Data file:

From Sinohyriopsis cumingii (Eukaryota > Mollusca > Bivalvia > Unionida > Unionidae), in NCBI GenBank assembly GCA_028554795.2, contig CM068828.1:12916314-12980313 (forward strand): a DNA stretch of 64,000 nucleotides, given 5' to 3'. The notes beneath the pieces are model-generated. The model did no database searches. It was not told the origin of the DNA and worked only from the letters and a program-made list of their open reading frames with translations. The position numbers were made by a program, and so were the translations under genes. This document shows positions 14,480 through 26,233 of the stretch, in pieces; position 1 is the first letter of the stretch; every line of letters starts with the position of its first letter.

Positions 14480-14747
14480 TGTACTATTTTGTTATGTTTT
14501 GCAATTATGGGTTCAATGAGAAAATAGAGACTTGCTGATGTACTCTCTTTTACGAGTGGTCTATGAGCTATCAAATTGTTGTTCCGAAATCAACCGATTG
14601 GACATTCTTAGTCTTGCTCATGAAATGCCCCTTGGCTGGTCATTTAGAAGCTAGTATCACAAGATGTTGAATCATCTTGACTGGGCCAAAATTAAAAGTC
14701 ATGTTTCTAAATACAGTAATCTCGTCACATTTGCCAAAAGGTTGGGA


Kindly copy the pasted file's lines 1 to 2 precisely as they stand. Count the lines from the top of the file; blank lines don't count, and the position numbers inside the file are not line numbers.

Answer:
From Sinohyriopsis cumingii (Eukaryota > Mollusca > Bivalvia > Unionida > Unionidae), in NCBI GenBank assembly GCA_028554795.2, contig CM068828.1:12916314-12980313 (forward strand): a DNA stretch of 64,000 nucleotides, given 5' to 3'. The notes beneath the pieces are model-generated. The model did no database searches. It was not told the origin of the DNA and worked only from the letters and a program-made list of their open reading frames with translations. The position numbers were made by a program, and so were the translations under genes. This document shows positions 14,480 through 26,233 of the stretch, in pieces; position 1 is the first letter of the stretch; every line of letters starts with the position of its first letter.

Positions 14480-14747